What is it about?

The research work reported in the paper served two purposes: (1) the investigation of the structural validity of the Online Self-Assessment (OSA) Figures scale and (2) the evaluation of the threshold-free approach of confirmatory factor analysis (CFA) for binary data in an empirical example. Over nine thousand participants did take part in the online self-assessment that required completing figural reasoning items. Unidimensionality was tested by two methods: (1) CFA with tetrachoric correlations as input and robust estimation and (2) CFA with probability-based covariances as input and an additional link transformation. Both methods provided support for structural validity. These results suggested that the link transformation of the threshold-free approach compensated for the deviation from normality that necessitated robust estimation otherwise.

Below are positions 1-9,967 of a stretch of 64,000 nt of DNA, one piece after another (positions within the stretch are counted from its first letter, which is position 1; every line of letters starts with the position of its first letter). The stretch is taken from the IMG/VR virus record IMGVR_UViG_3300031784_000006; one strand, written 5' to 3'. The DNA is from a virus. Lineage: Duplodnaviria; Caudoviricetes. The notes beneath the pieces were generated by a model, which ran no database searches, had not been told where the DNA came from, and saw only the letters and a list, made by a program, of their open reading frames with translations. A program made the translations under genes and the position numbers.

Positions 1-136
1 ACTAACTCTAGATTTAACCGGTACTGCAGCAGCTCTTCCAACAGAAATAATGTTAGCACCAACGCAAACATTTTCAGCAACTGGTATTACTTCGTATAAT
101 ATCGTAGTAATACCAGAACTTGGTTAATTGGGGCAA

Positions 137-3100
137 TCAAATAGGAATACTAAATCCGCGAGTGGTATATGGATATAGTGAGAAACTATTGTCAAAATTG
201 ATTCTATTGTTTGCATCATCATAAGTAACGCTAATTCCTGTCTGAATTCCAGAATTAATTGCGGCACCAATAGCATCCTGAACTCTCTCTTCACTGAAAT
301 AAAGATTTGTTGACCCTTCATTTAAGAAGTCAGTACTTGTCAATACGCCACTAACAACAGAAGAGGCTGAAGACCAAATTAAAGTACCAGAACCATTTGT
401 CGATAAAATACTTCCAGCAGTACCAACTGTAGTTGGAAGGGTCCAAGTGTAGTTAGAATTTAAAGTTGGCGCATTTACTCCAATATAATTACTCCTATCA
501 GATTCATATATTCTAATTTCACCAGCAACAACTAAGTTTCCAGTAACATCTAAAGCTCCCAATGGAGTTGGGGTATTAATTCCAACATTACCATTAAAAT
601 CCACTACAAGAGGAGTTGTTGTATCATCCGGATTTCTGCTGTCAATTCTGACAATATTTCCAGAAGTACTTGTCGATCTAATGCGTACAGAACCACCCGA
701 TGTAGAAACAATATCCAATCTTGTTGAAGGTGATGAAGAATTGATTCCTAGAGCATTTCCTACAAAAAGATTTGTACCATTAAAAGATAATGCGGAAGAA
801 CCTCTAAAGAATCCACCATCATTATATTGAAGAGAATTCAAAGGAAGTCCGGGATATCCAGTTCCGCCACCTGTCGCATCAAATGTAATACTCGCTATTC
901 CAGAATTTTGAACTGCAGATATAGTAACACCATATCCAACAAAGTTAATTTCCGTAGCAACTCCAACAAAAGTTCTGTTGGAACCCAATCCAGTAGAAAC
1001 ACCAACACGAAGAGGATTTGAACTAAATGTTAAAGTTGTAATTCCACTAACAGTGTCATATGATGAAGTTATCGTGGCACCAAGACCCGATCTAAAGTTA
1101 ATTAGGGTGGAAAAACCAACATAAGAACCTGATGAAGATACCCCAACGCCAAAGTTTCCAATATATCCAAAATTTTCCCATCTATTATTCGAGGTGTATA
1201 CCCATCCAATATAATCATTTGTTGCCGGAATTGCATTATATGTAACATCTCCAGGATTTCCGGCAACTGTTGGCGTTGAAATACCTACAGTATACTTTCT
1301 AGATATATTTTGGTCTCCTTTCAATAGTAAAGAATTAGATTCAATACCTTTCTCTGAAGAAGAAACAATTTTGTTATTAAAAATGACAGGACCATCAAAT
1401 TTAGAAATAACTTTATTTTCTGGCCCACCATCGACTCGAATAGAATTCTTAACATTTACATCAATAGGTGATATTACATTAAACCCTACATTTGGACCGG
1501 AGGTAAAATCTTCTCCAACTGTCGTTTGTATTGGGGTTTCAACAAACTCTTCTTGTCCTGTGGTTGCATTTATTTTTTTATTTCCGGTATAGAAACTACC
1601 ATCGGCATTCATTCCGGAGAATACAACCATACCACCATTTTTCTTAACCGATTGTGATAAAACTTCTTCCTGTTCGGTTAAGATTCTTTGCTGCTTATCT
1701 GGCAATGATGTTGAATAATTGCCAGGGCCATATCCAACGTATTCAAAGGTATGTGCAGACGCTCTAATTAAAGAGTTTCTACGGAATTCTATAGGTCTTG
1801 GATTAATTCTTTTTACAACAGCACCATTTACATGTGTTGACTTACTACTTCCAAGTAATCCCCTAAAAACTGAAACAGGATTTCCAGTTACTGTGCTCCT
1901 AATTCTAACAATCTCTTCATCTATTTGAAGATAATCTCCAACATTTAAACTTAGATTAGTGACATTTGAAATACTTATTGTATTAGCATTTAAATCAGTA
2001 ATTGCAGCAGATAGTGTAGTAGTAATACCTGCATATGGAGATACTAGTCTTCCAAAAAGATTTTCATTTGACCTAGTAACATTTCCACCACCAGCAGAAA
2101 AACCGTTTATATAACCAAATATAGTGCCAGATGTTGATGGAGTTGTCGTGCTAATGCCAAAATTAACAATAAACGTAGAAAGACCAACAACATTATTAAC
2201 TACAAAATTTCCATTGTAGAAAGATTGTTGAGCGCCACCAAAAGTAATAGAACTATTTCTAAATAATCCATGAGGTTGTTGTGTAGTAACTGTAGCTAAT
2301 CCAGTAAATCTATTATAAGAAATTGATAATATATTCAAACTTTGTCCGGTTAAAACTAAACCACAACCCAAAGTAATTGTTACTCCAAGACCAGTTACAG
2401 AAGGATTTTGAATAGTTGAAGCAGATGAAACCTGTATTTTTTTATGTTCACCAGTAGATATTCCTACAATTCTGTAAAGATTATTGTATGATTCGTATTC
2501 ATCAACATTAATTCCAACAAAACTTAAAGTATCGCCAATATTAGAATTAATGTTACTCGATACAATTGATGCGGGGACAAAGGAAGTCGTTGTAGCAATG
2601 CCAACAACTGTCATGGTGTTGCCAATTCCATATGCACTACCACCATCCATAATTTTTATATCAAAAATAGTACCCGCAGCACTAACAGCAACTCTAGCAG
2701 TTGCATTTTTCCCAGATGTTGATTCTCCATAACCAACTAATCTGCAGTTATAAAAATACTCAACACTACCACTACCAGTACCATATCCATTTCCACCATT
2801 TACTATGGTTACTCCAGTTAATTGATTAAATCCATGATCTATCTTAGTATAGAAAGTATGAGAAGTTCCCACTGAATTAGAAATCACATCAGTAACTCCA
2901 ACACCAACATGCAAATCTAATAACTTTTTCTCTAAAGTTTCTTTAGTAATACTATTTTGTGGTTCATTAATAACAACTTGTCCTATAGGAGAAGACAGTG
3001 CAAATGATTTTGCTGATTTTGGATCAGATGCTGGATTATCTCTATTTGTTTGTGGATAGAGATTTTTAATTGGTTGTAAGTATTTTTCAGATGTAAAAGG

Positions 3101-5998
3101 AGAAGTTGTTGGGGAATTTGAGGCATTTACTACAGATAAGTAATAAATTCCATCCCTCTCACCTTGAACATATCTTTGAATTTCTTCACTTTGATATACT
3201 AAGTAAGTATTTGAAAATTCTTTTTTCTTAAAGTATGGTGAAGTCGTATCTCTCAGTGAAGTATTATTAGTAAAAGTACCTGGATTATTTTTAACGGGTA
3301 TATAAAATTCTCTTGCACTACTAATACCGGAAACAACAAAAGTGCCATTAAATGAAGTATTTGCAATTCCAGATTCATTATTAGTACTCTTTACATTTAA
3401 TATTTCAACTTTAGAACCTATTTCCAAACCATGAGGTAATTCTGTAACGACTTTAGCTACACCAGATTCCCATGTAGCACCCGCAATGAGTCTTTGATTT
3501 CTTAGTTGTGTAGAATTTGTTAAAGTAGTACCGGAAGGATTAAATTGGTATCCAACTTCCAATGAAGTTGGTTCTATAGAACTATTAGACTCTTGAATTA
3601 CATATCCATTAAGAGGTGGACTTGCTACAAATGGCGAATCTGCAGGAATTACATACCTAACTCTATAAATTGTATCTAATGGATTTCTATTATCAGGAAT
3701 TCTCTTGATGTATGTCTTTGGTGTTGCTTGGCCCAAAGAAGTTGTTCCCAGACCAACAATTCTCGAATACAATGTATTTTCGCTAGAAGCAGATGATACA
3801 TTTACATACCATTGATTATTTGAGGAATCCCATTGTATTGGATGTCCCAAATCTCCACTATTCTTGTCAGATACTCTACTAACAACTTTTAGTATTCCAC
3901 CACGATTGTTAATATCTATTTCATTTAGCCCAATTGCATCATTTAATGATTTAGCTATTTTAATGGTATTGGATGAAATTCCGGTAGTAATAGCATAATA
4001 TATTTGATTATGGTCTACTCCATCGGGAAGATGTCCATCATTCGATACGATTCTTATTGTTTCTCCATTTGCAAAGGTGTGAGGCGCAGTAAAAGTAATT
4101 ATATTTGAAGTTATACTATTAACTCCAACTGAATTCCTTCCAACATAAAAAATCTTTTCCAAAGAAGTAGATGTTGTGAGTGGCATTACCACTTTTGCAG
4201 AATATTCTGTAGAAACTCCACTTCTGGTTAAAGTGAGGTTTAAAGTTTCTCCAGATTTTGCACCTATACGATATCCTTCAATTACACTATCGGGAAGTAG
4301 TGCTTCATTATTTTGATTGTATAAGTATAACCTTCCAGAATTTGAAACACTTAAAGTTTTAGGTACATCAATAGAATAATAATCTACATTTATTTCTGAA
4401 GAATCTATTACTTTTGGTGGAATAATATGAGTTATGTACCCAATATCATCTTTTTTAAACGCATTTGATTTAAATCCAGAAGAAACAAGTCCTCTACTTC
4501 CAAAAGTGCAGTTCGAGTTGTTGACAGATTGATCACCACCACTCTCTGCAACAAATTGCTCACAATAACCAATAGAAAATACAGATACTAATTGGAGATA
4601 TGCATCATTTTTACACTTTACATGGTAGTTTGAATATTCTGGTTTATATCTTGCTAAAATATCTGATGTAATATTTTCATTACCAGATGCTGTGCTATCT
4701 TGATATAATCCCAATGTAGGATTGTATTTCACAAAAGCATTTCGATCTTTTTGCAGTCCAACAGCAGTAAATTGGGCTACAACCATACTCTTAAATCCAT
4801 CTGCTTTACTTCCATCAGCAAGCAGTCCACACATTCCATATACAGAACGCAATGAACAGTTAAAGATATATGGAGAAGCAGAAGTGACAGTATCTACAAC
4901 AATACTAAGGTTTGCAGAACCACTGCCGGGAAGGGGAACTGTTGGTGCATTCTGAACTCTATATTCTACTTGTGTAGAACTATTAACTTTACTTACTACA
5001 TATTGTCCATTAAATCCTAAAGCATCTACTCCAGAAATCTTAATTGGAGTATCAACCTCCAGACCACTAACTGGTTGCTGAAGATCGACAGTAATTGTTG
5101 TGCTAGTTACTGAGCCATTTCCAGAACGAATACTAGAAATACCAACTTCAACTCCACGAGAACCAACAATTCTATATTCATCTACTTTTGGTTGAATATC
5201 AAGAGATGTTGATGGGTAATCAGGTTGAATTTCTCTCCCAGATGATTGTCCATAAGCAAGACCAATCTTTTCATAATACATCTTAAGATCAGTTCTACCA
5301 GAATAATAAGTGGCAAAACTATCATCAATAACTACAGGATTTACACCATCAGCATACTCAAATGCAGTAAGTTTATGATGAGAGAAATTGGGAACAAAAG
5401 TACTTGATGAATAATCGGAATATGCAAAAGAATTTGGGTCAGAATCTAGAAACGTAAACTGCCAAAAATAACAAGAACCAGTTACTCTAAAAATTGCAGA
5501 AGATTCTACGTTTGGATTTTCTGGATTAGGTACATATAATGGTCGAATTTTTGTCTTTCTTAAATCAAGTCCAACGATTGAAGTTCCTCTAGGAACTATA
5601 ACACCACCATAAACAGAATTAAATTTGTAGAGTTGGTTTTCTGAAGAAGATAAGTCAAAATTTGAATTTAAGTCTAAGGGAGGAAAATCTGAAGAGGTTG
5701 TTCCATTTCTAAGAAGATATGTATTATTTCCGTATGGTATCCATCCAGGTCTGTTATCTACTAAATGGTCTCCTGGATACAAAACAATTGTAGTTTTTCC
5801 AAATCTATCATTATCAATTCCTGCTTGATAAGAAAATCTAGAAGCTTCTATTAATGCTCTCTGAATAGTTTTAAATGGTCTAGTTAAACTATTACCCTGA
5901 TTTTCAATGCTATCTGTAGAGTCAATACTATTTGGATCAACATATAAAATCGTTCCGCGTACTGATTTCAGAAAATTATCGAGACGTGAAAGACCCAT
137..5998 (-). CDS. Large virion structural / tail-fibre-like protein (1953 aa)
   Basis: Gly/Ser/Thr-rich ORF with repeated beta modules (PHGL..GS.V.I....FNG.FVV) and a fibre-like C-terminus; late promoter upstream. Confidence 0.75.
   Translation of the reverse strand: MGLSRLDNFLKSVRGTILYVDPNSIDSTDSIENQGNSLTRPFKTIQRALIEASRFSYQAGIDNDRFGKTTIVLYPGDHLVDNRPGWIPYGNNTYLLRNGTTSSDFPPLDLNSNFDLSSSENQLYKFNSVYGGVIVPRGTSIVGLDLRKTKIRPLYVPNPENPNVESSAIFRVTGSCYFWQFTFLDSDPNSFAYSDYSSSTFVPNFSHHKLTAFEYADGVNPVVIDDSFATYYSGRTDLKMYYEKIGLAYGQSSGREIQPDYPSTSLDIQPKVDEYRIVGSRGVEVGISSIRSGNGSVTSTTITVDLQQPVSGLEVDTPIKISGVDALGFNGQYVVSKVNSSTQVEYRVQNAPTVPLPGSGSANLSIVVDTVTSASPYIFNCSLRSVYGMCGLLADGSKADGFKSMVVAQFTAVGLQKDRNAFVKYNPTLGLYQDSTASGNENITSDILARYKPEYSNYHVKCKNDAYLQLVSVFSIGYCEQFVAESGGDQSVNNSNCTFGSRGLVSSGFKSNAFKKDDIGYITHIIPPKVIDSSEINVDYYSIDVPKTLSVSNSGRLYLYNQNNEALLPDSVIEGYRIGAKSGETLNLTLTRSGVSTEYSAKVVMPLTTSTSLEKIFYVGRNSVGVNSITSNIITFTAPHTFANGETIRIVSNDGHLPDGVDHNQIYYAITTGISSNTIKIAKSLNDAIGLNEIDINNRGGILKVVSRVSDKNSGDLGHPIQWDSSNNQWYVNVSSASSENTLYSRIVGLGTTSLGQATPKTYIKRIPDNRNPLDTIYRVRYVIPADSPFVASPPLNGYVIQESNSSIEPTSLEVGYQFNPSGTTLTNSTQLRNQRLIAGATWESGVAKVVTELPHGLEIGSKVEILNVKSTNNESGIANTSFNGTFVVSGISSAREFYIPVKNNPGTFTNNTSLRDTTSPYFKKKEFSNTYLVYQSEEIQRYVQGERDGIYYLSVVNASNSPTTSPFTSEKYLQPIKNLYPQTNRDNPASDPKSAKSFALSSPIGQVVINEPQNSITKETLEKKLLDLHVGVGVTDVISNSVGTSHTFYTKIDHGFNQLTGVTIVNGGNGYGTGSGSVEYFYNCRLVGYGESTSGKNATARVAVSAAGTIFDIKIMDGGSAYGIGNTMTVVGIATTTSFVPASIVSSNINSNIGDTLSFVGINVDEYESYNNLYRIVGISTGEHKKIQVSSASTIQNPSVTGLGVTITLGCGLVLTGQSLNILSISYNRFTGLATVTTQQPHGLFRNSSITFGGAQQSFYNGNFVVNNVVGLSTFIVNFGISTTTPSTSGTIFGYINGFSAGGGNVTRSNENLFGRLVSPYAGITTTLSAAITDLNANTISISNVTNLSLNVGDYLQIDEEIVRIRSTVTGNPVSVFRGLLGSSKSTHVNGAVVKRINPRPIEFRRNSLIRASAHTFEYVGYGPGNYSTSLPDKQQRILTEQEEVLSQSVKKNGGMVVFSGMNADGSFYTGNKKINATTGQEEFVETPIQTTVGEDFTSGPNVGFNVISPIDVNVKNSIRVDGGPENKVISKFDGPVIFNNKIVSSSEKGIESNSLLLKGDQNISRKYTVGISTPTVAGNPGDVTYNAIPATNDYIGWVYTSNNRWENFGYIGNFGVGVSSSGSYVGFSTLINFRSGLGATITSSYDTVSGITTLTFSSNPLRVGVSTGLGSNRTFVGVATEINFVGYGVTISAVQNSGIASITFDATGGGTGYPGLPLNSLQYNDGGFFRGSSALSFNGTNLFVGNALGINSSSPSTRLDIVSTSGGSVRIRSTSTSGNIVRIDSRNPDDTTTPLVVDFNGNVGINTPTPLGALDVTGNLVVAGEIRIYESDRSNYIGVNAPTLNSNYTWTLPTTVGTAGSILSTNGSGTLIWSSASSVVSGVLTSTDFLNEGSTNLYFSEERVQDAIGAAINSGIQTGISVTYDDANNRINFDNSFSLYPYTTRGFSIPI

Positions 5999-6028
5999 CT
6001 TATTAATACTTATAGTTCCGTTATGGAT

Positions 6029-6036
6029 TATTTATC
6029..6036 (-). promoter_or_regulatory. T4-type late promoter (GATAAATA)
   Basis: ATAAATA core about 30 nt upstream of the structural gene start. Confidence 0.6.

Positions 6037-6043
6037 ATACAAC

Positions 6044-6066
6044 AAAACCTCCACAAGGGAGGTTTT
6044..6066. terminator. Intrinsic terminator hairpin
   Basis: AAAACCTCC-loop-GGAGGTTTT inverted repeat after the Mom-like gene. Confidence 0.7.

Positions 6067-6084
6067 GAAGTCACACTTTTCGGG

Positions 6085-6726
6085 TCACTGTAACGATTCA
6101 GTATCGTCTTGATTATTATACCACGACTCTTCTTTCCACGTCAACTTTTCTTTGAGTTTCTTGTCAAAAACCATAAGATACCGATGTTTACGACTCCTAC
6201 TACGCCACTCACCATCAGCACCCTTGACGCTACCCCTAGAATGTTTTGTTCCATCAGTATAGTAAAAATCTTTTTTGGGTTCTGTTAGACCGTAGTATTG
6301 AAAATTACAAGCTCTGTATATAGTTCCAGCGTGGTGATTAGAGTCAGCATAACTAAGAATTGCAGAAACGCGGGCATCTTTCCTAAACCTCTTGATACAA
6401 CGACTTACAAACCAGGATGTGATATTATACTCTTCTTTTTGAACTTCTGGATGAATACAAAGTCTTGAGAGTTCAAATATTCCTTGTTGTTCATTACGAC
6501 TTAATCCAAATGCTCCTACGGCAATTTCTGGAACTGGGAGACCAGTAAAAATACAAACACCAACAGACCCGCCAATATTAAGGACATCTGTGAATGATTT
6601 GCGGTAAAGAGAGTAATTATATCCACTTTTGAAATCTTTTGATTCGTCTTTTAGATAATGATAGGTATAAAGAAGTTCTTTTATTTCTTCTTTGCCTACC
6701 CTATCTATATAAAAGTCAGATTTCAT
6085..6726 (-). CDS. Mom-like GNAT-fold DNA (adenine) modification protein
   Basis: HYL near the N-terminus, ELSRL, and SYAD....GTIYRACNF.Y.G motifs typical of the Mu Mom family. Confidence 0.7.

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Why is it important?

The problem that CFA is not appropriate for binary data is addressed. Two approaches to overcome this problem are discussed and applied.


Writing this article was a great pleasure as it has co-authors with whom I have had good cooperation over the years. For me it was especially interesting to see how the two approaches of analyzing binary data would perform in a condition that could be assumed to be favorable for both approaches.

Karl Schweizer

Read the Original

This page is a summary of: Structural Validity of the OSA Figures Scale for the Online Self-Assessment of Fluid Reasoning, European Journal of Psychological Assessment, September 2018, Hogrefe Publishing Group, DOI: 10.1027/1015-5759/a000345.
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